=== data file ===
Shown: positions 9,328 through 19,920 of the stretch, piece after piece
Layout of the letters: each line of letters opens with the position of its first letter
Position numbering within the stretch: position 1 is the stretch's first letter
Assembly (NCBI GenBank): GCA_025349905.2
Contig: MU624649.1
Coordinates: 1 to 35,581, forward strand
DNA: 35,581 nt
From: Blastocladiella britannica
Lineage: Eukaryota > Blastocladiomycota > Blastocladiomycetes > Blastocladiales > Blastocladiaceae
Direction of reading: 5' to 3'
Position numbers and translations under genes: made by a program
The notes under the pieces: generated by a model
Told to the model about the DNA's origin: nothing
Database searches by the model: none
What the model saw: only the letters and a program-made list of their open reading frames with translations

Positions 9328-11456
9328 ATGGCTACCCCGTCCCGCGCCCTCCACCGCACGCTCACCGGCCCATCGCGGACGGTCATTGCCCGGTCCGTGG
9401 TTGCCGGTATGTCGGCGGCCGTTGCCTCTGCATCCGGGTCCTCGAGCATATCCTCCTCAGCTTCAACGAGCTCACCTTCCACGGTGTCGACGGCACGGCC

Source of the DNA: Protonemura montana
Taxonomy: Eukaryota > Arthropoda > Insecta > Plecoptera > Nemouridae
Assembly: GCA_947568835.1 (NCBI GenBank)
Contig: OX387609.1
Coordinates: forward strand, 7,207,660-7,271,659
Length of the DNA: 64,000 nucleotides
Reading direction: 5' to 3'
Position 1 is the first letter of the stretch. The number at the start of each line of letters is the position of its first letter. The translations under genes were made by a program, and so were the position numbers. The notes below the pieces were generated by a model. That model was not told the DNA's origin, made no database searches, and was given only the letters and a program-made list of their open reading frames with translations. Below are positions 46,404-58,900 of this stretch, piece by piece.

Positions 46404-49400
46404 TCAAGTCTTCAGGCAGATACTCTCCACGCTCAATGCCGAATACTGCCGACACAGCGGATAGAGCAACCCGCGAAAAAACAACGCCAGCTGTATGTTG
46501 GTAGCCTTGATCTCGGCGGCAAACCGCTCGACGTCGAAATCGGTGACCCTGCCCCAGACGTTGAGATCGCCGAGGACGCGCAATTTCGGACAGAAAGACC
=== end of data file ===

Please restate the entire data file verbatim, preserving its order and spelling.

Shown: positions 9,328 through 19,920 of the stretch, piece after piece
Layout of the letters: each line of letters opens with the position of its first letter
Position numbering within the stretch: position 1 is the stretch's first letter
Assembly (NCBI GenBank): GCA_025349905.2
Contig: MU624649.1
Coordinates: 1 to 35,581, forward strand
DNA: 35,581 nt
From: Blastocladiella britannica
Lineage: Eukaryota > Blastocladiomycota > Blastocladiomycetes > Blastocladiales > Blastocladiaceae
Direction of reading: 5' to 3'
Position numbers and translations under genes: made by a program
The notes under the pieces: generated by a model
Told to the model about the DNA's origin: nothing
Database searches by the model: none
What the model saw: only the letters and a program-made list of their open reading frames with translations

Positions 9328-11456
9328 ATGGCTACCCCGTCCCGCGCCCTCCACCGCACGCTCACCGGCCCATCGCGGACGGTCATTGCCCGGTCCGTGG
9401 TTGCCGGTATGTCGGCGGCCGTTGCCTCTGCATCCGGGTCCTCGAGCATATCCTCCTCAGCTTCAACGAGCTCACCTTCCACGGTGTCGACGGCACGGCC

Source of the DNA: Protonemura montana
Taxonomy: Eukaryota > Arthropoda > Insecta > Plecoptera > Nemouridae
Assembly: GCA_947568835.1 (NCBI GenBank)
Contig: OX387609.1
Coordinates: forward strand, 7,207,660-7,271,659
Length of the DNA: 64,000 nucleotides
Reading direction: 5' to 3'
Position 1 is the first letter of the stretch. The number at the start of each line of letters is the position of its first letter. The translations under genes were made by a program, and so were the position numbers. The notes below the pieces were generated by a model. That model was not told the DNA's origin, made no database searches, and was given only the letters and a program-made list of their open reading frames with translations. Below are positions 46,404-58,900 of this stretch, piece by piece.

Positions 46404-49400
46404 TCAAGTCTTCAGGCAGATACTCTCCACGCTCAATGCCGAATACTGCCGACACAGCGGATAGAGCAACCCGCGAAAAAACAACGCCAGCTGTATGTTG
46501 GTAGCCTTGATCTCGGCGGCAAACCGCTCGACGTCGAAATCGGTGACCCTGCCCCAGACGTTGAGATCGCCGAGGACGCGCAATTTCGGACAGAAAGACC